Physics E1a Expt 4a: Conservation of Momentum and Fall 2006 The Ballistic Pendulum Introduction Preparation: Before coming to lab, read this lab handout and the suggested reading in Giancoli (through
More informationReport for Experiment #11 Testing Newton s Second Law On the Moon
Report for Experiment #11 Testing Newton s Second Law On the Moon Neil Armstrong Lab partner: Buzz Aldrin TA: Michael Collins July 20th, 1969 Abstract In this experiment, we tested Newton s second law
More informationKinematic Differences between Set and JumpShot Motions in Basketball
Proceedings Kinematic Differences between Set and JumpShot Motions in Basketball Hiroki Okubo 1, * and Mont Hubbard 2 1 Department of Advanced Robotics, Chiba Institute of Technology, 2171 Tsudanuma,
More informationUnit 1 Uniform Velocity & PositionTime Graphs
Name: Unit 1 Uniform Velocity & PositionTime Graphs Hr: Grading: Show all work, keeping it neat and organized. Show equations used and include units in all work. Vocabulary Distance: how far something
More information3. Answer the following questions with your group. How high do you think he was at the top of the stairs? How did you estimate that elevation?
Classwork Exploratory Challenge 1. Watch the first 1:08 minutes of the video below and describe in words the motion of the man. Elevation vs. Time #2 [http://www.mrmeyer.com/graphingstories1/graphingstories2.mov.
More informationSupplementary Figure 1 An insect model based on Drosophila melanogaster. (a)
Supplementary Figure 1 An insect model based on Drosophila melanogaster. (a) Side and ventral images of adult female flies used to calculate the sizes of body and leg segments. Scale bar is 0.3 mm. Green,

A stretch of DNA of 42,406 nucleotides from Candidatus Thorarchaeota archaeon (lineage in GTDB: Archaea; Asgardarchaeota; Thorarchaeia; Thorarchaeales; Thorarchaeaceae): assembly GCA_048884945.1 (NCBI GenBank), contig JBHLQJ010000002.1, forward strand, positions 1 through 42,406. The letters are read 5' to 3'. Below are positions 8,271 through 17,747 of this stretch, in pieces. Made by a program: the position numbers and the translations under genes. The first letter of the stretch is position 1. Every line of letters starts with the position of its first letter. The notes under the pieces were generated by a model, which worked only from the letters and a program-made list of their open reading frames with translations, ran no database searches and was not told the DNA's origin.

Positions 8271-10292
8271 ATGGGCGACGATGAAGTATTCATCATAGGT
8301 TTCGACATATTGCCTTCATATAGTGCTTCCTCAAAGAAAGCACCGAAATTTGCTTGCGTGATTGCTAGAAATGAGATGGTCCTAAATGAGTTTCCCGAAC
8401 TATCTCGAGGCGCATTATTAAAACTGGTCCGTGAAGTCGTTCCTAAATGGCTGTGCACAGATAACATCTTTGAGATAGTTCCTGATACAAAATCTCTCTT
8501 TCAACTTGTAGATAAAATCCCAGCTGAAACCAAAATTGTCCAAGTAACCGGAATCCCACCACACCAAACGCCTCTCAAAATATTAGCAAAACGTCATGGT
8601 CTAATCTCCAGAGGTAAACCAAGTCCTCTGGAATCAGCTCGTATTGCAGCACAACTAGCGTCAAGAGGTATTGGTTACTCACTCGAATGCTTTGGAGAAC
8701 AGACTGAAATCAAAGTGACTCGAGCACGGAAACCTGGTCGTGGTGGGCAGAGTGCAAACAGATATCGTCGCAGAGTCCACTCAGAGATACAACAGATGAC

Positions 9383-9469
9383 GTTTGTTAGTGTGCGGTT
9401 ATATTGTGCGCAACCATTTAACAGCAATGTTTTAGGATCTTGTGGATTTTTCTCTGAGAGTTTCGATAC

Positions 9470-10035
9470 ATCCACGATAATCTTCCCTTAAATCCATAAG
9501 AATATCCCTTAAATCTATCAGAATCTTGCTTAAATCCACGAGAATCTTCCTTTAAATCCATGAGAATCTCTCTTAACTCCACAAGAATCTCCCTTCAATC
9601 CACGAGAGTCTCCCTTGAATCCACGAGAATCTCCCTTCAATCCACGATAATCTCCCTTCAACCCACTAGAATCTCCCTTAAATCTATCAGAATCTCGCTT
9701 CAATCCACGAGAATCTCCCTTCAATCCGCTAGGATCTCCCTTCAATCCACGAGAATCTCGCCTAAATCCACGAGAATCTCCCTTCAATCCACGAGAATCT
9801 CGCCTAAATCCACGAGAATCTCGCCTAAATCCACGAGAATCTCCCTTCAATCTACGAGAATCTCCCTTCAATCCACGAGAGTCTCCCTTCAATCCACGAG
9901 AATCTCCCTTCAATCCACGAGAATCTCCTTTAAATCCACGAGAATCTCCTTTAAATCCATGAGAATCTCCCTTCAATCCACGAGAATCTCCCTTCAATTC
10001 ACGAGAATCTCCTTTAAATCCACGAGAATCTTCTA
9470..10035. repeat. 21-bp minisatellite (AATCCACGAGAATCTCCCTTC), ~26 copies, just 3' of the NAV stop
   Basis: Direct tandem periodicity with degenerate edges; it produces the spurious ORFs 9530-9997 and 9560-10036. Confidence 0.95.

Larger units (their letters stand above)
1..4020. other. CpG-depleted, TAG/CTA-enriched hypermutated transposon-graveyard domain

More informationForces that govern a baseball s flight path
Forces that govern a baseball s flight path Andrew W. Nowicki Physics Department, The College of Wooster, Wooster, Ohio 44691 April 21, 1999 The three major forces that affect the baseball while in flight
More informationCH 34 MORE PYTHAGOREAN THEOREM AND RECTANGLES
CH 34 MORE PYTHAGOREAN THEOREM AND RECTANGLES 317 Recalling The Pythagorean Theorem a 2 + b 2 = c 2 a c 90 b The 90 angle is called the right angle of the right triangle. The other two angles of the right
More informationActivity Sheet 1 What determines the amount of friction between two surfaces?
Student Name: Activity Sheet 1 What determines the amount of friction between two surfaces? I. Forces Try pushing a block around on a table. What direction do you have to push in to make it move? If you
More informationPhysics 1C. Lecture 12C. "Fluctuat nec mergitur. = She is swayed by the waves but does not sink." Motto of the city of Paris
Physics 1C Lecture 12C "Fluctuat nec mergitur. = She is swayed by the waves but does not sink." Motto of the city of Paris Outline Homework is intended for practice and preparation It is the basis for
More informationCatapult Project. Even though we will be wearing safety glasses, the catapult must not have any sharp edges that could injure yourself or others.
Catapult Project Objective. Design and build a catapult capable of launching a large metal projectile ( a nut about the size of 5 nickels) more than 12 ft and up to 32 feet away in order to accurately
More informationLINEAR AND ANGULAR KINEMATICS Readings: McGinnis Chapters 2 and 6 DISTANCE, DISPLACEMENT, SPEED, VELOCITY, AND ACCELERATION:
LINEAR AND ANGULAR KINEMATICS Readings: McGinnis Chapters 2 and 6 1 DISTANCE, DISPLACEMENT, SPEED, VELOCITY, AND ACCELERATION: How far? Describing change in linear or angular position Distance (Scalar
More informationChapter 14. Vibrations and Waves
Chapter 14 Vibrations and Waves Chapter 14 Vibrations and Waves In this chapter you will: Examine vibrational motion and learn how it relates to waves. Determine how waves transfer energy. Describe wave
More informationAP Physics B Fall Final Exam Review
Name: Date: AP Physics B Fall Final Exam Review 1. The first 10 meters of a 100meter dash are covered in 2 seconds by a sprinter who starts from rest and accelerates with a constant acceleration. The
More informationPiecewise Functions. Updated: 05/15/10